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G Entries
Frederic Gadette
Beverly Garland
Fred Gebhardt
William Gibson
Jeff Goldblum
Jerry Goldsmith
Bernard Gordon
Bert I. Gordon
Peter Graves
Lorne Greene
Sir Alec Guinness
 
GREENE, LORNE
(1915–1987). Canadian actor.

SCIENCE FICTION, FANTASY, AND HORROR FILM CREDITS
Acted in: The Silver Chalice (Victor Saville 1954); "Help Wanted" (1956), episode of Alfred Hitchcock Presents; "The Little Lame Prince" (1958), episode of Shirley Temple's Story Book; Earthquake (Mark Robson 1974); Tidal Wave (Shiro Moritani and Andrew Meyer 1975); SST—Death Flight (tv movie) (David Lowell Rich 1977); "The Hardy Boys and Nancy Drew Meet Dracula" (1977), episode of The Hardy Boys/Nancy Drew Mysteries; Battlestar Galactica (tv series) (1978-79); Battlestar Galactica (Richard A. COLLA and [uncredited] Alan J. Levi 1979); Galactica 1980 (tv series) (1980); The Wizard of Oz (animated; voice) (1982); "A Substantial Gift" (1982), episode of Police Squad; "The Smile in the Third Row" (1985), episode of Highway to Heaven; "Disco Inferno" (footage from Earthquake) (1989), episode of Quantum Leap.
 
William SHATNER and Lorne Greene were both born in Canada, and both starred in science fiction series, but there the resemblance ends. For all his faults, Shatner always took an active and passionate role in shaping the shows he was in; Greene was a lazy actor who came to the set every morning, did whatever he was told to do, and went home at the end of the day without giving the matter any further thought. When properly cast—most notably, as the father in the television western Bonanza—his avuncular presence, furrowing brows, striking gray hair, and deep voice might make a suitable impression; but acting in science fiction films generally demands a modicum of intelligence, and if that intelligence wasn't in the script, Greene couldn't, or wouldn't, provide it.

I first realized that Battlestar Galactica was going to be a terrible bomb when Greene was interviewed on television a week before its premiere, and his comments on the new series went something like this: "You know, space is like Dolly Parton—you can't quite believe it, but there it is!" Well, I concluded, a person comparing the impact of the cosmos with the impact of Dolly Parton's breasts was manifestly not in the proper frame of mind to begin a science fiction series, and when producer Glen A. LARSON's atrocity was finally unveiled, it was painfully apparent that its space armada's guiding patriarch did not believe in, or even understand, exactly what was going on—one of many factors contributing to the program's early demise. It is puzzling, then, that Larson thought Greene was the one cast member worth bringing back for the inane successor series Galactica 1980, where a beard and a few extra wrinkles did nothing to alter the complete ineffectiveness of his performance.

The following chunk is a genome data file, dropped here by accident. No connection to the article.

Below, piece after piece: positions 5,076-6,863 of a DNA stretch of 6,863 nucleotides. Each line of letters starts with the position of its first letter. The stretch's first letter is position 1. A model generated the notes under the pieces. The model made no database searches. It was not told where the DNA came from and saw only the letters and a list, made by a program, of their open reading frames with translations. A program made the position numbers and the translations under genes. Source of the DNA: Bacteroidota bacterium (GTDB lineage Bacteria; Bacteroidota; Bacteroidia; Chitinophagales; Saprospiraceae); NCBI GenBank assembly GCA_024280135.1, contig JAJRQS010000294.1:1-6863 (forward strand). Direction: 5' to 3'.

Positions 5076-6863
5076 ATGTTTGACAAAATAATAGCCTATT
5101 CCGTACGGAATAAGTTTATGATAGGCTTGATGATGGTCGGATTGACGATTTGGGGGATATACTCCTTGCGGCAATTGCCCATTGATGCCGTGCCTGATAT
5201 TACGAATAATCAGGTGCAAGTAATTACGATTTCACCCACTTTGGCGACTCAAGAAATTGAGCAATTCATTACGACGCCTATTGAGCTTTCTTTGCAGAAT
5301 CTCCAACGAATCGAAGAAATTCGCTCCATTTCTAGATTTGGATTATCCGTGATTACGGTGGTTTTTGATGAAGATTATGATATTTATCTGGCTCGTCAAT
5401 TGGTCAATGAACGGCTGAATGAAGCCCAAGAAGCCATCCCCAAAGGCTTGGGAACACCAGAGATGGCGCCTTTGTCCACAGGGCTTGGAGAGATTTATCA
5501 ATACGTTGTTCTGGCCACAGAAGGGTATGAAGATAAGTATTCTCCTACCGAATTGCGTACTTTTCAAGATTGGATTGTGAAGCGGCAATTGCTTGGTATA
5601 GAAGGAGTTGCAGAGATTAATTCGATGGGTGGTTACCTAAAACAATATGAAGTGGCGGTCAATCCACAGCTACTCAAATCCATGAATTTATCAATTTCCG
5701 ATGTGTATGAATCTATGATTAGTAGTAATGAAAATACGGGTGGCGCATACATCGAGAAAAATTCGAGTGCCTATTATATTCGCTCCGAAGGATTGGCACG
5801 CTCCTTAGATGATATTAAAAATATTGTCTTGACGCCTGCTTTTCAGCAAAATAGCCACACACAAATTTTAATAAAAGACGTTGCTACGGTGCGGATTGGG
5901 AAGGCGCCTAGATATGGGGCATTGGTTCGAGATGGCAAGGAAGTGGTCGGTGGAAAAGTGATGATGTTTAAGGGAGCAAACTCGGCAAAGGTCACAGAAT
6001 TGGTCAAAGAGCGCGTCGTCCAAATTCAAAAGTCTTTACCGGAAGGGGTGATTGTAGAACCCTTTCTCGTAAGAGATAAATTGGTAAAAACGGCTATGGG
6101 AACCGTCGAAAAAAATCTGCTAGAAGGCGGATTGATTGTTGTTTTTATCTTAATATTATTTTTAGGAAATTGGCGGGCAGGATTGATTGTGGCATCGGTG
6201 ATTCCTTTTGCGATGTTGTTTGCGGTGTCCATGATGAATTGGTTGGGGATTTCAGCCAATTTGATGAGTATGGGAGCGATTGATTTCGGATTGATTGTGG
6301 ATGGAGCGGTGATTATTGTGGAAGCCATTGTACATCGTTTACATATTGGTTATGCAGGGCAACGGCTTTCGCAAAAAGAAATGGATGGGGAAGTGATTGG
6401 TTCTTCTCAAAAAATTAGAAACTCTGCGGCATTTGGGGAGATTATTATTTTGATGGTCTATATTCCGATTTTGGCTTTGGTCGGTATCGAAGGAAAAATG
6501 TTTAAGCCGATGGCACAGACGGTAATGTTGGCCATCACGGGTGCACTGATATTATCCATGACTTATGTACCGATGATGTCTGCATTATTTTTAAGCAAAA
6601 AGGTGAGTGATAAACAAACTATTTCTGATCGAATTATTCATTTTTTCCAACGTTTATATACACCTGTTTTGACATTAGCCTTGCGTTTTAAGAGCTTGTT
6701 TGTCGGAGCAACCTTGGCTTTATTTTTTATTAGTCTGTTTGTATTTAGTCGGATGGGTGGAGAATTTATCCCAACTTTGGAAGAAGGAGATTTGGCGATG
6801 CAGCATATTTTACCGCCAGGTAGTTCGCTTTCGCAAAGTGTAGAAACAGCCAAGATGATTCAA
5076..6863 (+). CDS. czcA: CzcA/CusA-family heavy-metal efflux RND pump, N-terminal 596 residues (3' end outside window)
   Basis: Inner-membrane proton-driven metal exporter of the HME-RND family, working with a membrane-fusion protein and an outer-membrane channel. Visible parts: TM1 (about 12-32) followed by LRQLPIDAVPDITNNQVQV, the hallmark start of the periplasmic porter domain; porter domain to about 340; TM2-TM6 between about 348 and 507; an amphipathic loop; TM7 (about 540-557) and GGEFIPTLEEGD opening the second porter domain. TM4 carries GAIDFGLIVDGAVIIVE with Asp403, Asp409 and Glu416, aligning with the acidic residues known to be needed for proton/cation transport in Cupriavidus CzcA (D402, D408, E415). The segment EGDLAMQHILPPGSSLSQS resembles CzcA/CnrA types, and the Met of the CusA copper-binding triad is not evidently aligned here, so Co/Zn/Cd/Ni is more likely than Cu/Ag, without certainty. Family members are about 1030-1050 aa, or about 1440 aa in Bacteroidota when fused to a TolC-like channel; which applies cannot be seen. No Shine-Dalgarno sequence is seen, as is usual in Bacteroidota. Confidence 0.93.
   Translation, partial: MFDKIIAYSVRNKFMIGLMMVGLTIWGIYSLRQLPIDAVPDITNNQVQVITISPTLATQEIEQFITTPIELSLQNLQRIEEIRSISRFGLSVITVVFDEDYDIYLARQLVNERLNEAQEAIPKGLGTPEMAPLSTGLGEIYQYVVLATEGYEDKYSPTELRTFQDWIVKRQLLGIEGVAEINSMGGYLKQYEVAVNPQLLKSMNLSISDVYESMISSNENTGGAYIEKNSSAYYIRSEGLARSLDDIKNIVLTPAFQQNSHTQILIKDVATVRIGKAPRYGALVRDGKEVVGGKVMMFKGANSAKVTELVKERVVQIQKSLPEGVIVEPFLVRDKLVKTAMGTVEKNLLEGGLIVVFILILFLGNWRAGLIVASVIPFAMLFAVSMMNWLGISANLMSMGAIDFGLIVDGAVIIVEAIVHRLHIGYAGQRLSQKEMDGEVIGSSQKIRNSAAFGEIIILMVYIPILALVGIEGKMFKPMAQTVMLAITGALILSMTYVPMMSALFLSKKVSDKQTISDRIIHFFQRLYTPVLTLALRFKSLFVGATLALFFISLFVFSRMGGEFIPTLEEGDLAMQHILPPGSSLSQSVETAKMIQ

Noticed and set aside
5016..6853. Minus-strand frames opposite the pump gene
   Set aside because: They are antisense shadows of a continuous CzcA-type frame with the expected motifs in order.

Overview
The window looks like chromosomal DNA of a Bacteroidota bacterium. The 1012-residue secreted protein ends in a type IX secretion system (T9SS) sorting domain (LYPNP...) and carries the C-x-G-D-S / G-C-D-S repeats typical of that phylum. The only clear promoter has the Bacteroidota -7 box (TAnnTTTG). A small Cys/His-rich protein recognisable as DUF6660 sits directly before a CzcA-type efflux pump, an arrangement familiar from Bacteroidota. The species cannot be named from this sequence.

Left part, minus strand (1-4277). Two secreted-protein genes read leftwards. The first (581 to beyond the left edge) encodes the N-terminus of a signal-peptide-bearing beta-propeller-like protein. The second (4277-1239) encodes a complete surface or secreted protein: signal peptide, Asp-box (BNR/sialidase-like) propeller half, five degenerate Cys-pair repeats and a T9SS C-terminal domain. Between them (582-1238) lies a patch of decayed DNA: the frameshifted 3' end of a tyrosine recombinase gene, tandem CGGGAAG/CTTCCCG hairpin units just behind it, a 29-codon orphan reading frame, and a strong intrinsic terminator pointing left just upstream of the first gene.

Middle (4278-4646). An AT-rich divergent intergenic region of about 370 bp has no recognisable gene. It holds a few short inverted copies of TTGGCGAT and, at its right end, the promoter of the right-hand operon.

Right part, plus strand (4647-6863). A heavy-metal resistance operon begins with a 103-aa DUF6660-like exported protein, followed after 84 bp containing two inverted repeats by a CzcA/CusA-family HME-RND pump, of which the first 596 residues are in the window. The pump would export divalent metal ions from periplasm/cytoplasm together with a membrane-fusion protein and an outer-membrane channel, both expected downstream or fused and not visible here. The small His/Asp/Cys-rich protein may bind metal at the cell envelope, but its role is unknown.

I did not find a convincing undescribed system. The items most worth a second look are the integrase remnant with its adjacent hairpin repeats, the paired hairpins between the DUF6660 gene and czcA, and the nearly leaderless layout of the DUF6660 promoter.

Aside from these conspicuous fiascos, Greene generally steered clear of science fiction and fantasy, with occasional exceptions: early television roles in Alfred Hitchcock Presents and Shirley Temple's Story Book; a turn as an Earthquake victim; the token Caucasian presence in a few scenes added to the American version of Japan Sinks, Tidal Wave; a Van Helsing-like encounter with Dracula and (even more horrifying) television's Hardy Boys and Nancy Drew; and a sentimental reunion with Bonanza co-star Michael Landon in Highway to Heaven. After his death in 1987, he was appropriately brought back from the dead (via footage from Earthquake) to appear in Quantum Leap, the series of the 1980s and 1990s that endeavored to make sense of the 1950s and 1960s, Greene's golden years as an actor. Today, Lorne Greene may still be cherished by western fans for his role in Bonanza, but for science fiction fans, he is memorable only as an excellent example of everything a science fiction actor shouldn't be.

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